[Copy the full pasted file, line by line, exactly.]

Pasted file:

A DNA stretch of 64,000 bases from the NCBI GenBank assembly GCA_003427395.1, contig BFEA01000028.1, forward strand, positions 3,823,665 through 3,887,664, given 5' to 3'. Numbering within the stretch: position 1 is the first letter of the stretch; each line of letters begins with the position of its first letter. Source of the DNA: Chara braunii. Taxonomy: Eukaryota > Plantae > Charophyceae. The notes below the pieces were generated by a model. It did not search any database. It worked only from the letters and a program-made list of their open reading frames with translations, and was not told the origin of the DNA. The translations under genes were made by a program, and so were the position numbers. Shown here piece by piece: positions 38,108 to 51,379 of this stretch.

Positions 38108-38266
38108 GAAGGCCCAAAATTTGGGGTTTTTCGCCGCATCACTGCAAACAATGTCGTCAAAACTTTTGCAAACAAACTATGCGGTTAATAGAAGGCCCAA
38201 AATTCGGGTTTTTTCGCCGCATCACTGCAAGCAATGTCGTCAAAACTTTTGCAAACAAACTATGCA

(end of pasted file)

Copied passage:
A DNA stretch of 64,000 bases from the NCBI GenBank assembly GCA_003427395.1, contig BFEA01000028.1, forward strand, positions 3,823,665 through 3,887,664, given 5' to 3'. Numbering within the stretch: position 1 is the first letter of the stretch; each line of letters begins with the position of its first letter. Source of the DNA: Chara braunii. Taxonomy: Eukaryota > Plantae > Charophyceae. The notes below the pieces were generated by a model. It did not search any database. It worked only from the letters and a program-made list of their open reading frames with translations, and was not told the origin of the DNA. The translations under genes were made by a program, and so were the position numbers. Shown here piece by piece: positions 38,108 to 51,379 of this stretch.

Positions 38108-38266
38108 GAAGGCCCAAAATTTGGGGTTTTTCGCCGCATCACTGCAAACAATGTCGTCAAAACTTTTGCAAACAAACTATGCGGTTAATAGAAGGCCCAA
38201 AATTCGGGTTTTTTCGCCGCATCACTGCAAGCAATGTCGTCAAAACTTTTGCAAACAAACTATGCA